As the Black Lives Matter protests revived this summer, there have been increased calls for inclusive,antiracist, culturally responsive, and other teaching approaches that focus on JEDI (Justice, Equity, Diversity, Inclusion). These are not the same things, and we thought it was worth focusing on these different concepts in different toolboxes (stay tuned!). Inclusive teaching is about “creating equitable and welcoming educational environments for the diverse learners in our classrooms.” The focus of inclusive teaching is to make sure all qualified students are included in the learning community in our classes as equal members, with equal opportunities to learn and to succeed, independently of their socioeconomic background, racial-ethnic-cultural identity, gender and gender expression, sexual orientation, disability status, and the like. While inclusive teaching can be compatible with other forms of JEDI-oriented teaching and should ground the latter, it does not necessarily transform and decenter the curriculum from the Eurocentric traditions that feed the content in many disciplines. In other words, inclusive teaching may attempt to include minoritized students in a class community that is still dominated by white perspectives, institutions, traditions, ways of knowing, and other ways in which white supremacy structures our learning environments (see e.g., Haynes 2017).
Here, I’d like to summarize a few of the key principles of inclusive teaching that form the basis of a reflection tool that two colleagues—Ed Brantmeier at CFI and Carl Moore at the University of the District of Columbia—and I developed a number of years ago. “The tool” is not exactly a cookbook for creating inclusive courses, but it does raise a number of questions that are important to consider as we try to make our classes more inclusive. When we created the tool, Ed suggested making a distinction between course context, course subtext, and course text. Let’s take a look what these can practically mean for our teaching:
Reflecting on this past spring semester, I think a good way to think about our sudden move online is in terms of punk ethics and aesthetics. I suspect that many of us, in the middle of our online “pivot,” could identify with Denise Mercedes, guitarist of the legendary if under-recorded Stimulators: “I don’t know what I’m doing, but I’m going to pick up a guitar and here I go.” We aren’t Khan academy. Our class videos are not polished. Our discussion boards, quizzes, and assignments are created in a hurry, not tested for validity and reliability, and may have to be adapted in response to student questions. But many of us try to be honest and authentic, remain true to ourselves even online, connect with the students, are available and empathetic, make connections, know that we were in the same boat as many students: scared, overworked, bored, distracted, overstimulated, homesick, itchy to get out.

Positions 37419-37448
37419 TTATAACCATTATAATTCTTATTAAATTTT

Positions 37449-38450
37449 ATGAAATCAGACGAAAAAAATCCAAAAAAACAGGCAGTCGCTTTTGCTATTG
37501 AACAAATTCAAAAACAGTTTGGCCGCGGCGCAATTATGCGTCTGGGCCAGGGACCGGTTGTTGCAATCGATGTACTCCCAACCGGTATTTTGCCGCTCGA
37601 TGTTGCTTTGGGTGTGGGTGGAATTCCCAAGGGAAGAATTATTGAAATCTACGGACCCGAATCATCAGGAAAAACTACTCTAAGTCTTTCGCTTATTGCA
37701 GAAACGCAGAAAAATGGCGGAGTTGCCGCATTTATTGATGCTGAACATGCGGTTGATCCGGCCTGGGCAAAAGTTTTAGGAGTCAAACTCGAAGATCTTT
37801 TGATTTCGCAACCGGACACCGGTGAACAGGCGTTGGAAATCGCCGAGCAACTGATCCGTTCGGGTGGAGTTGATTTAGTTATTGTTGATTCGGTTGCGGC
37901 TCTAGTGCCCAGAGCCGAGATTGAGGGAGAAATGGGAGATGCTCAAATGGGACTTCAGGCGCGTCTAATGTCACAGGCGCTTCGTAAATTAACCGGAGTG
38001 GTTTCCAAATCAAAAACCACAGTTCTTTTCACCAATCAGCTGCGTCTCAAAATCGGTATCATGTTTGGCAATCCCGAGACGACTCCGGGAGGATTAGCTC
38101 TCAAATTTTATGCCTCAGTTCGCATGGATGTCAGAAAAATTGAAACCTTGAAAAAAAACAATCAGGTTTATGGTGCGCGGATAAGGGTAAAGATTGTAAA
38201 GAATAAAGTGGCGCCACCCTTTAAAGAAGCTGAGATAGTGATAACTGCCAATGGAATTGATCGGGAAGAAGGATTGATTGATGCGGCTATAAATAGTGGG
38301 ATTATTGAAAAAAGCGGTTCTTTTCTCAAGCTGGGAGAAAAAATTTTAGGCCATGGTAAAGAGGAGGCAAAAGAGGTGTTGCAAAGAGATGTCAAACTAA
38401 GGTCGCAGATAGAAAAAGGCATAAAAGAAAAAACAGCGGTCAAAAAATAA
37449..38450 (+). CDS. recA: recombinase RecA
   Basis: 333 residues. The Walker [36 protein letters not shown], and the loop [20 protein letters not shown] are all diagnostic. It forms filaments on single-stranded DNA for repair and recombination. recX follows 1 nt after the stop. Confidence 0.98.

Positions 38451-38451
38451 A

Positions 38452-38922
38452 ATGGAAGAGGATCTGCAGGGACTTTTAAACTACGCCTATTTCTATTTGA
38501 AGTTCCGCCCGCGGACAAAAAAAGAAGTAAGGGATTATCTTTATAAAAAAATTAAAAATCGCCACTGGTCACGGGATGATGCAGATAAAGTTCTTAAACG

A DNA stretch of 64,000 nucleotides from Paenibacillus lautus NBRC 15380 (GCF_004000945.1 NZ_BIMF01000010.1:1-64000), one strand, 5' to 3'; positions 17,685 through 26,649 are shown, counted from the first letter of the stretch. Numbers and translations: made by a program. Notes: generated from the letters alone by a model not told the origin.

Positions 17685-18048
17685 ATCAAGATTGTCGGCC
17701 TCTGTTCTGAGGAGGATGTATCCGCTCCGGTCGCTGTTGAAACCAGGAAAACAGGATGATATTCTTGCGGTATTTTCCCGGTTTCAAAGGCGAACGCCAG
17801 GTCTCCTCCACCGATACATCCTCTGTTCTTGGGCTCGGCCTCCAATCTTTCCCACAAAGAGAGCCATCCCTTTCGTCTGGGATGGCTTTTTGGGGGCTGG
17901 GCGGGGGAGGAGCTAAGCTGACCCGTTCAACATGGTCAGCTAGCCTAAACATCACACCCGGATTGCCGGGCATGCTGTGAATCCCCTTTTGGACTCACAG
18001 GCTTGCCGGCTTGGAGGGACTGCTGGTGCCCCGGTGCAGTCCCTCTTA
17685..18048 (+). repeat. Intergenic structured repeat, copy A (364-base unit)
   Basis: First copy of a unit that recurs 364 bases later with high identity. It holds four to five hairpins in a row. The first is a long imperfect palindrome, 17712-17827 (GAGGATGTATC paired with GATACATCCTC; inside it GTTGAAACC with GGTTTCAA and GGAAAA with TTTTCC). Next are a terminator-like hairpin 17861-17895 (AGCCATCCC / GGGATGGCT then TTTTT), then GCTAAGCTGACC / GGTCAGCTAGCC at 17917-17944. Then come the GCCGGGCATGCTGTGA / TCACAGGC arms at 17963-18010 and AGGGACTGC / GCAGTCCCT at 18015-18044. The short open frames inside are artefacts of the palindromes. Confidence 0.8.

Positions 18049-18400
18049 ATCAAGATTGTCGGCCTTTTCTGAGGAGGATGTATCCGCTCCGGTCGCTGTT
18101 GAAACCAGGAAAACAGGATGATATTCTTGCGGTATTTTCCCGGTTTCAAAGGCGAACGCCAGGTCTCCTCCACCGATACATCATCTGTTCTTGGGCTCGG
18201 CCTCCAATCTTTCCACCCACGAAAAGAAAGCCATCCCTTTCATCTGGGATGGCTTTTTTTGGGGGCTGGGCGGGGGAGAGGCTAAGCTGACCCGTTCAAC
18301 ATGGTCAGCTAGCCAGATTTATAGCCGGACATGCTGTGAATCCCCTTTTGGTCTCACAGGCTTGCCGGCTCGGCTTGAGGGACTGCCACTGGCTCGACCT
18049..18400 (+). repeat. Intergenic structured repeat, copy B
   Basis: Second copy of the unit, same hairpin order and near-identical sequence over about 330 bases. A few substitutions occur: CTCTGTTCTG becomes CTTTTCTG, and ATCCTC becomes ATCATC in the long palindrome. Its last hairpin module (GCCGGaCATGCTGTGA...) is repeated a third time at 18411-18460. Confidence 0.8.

I’ve never been part of the punk movement; I was too much of a nice kid, to be honest (and wouldn’t a nice kid be honest?). But I came of age during punk’s heyday. (At first, punks seemed scary young people—older than me, though—with safety pins stuck through their skin; but when I got to know a number of them later on, I was struck by how many were in fact rather gentle souls.) I think punk had an influence on all people growing up in the 70s through the 90s who had an open mind for social change and for alternatives to what one was supposed to do by the authorities: three chords could go a long way if employed effectively and with a message; creating things yourself, even imperfectly, was better than buying shiny but shitty stuff; social rules were there for the questioning, particularly if they led to injustice; direct emotion, even anger, were important in opposition to those injustices; rational argumentation alone does not suffice. In a situation like today’s, in which our lives are deeply disrupted, our social connections are more important than ever, our abilities to adapt, multitask, and improvise are stretched to the limit, and our social inequalities are ever more clearly matters of life and death—in this situation, we can learn quite a bit from punk.
And it wouldn’t be academia if there weren’t a literature on Punk Education (one collection of essays is aptly titled Punkademics, another, Punk Pedagogies). There is at least one academic journal dedicated to punk. I particularly like Estrella Torrez’s chapter on “Punk Pedagogy” (which is in the Punkademics volume, made openly available by the authors with the request to ask academic libraries to buy print copies). Inspired by her own punk past as well as Freire’s Pedagogy of the Oppressed, Torrez talks about education as “a fundamentally empowering, liberating, and healing cycle of reciprocity between teacher and learner” (2012, 133). As other punk scholars, Torrez notes that her approach to teaching aspires towards a Do-It-Yourself ethos that eschews consumerism and commodified materialist lifestyle; opposition to conformity; opposition to teacher-learner hierarchies; “equity, rebellion, critique, self-examination, solidarity, community, love, anger, and collaboration” (136). I use the word “aspire” here, as Torrez also emphasizes the willingness to dare—and to fail (connecting nicely to other arguments about learning through failure).